Phosphomonoester is associated with proliferation in human breast cancer: a 31P MRS study.
Kalra R., Wade KE., Hands L., Styles P., Camplejohn R., Greenall M., Adams GE., Harris AL., Radda GK.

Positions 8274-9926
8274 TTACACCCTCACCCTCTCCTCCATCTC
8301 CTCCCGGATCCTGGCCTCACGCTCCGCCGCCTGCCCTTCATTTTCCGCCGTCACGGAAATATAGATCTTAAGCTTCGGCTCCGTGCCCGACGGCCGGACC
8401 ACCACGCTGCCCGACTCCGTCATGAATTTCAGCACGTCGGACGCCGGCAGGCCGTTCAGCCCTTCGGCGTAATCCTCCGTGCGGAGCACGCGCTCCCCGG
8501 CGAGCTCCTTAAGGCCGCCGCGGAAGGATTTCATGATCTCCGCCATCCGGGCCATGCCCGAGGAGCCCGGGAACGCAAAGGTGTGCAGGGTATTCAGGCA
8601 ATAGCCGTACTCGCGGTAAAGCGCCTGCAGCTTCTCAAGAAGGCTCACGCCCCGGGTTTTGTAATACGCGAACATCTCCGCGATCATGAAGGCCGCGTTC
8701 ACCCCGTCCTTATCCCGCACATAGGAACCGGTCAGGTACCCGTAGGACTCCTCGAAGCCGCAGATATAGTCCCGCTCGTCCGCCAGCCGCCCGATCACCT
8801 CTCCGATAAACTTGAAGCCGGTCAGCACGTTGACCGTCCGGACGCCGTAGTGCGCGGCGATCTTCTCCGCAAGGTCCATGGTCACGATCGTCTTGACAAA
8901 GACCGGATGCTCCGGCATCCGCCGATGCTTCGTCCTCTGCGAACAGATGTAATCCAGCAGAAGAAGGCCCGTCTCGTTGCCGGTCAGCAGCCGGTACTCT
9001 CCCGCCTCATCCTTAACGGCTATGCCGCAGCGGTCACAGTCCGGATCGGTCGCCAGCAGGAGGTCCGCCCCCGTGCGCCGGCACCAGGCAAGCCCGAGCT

Phospholipid metabolism of human breast cancer was studied by 31P magnetic resonance spectroscopy (MRS). In vivo localised 31P MR spectra were obtained from the tumour alone using phase modulated rotating frame imaging. For 31 tumours, median (range) phosphomonoester (PME) to ATP ratio was 1.48 (0.57-3.78) and phosphodiester (PDE) to ATP ratio was 1.65 (0.44-3.89). DNA index and S phase fraction (SPF) were measured by flow cytometry of paraffin embedded tissue. Twelve (39%) tumours were diploid and 19 aneuploid. Median (range) SPF for 29 assessable tumours was 5.3% (0.6-28%), with significantly greater median SPF for aneuploid tumours (9.3%) than diploid (3.8%, P = 0.007). There was a significant association between PME/ATP and SPF (P = 0.03) due to a significant correlation for aneuploid tumours (P = 0.01). High resolution 31P MRS of extracts from 18 tumours (including seven studied in vivo) demonstrated that the PME peak consists predominantly of phosphoethanolamine (PE) with a smaller contribution from phosphocholine (PC) (median (range) PE/PC: 3.02 (1.13-5.09)). Changes in PME/ATP were observed for two tumours where tamoxifen stablized disease and may be consistent with the cytostatic effects of this drug.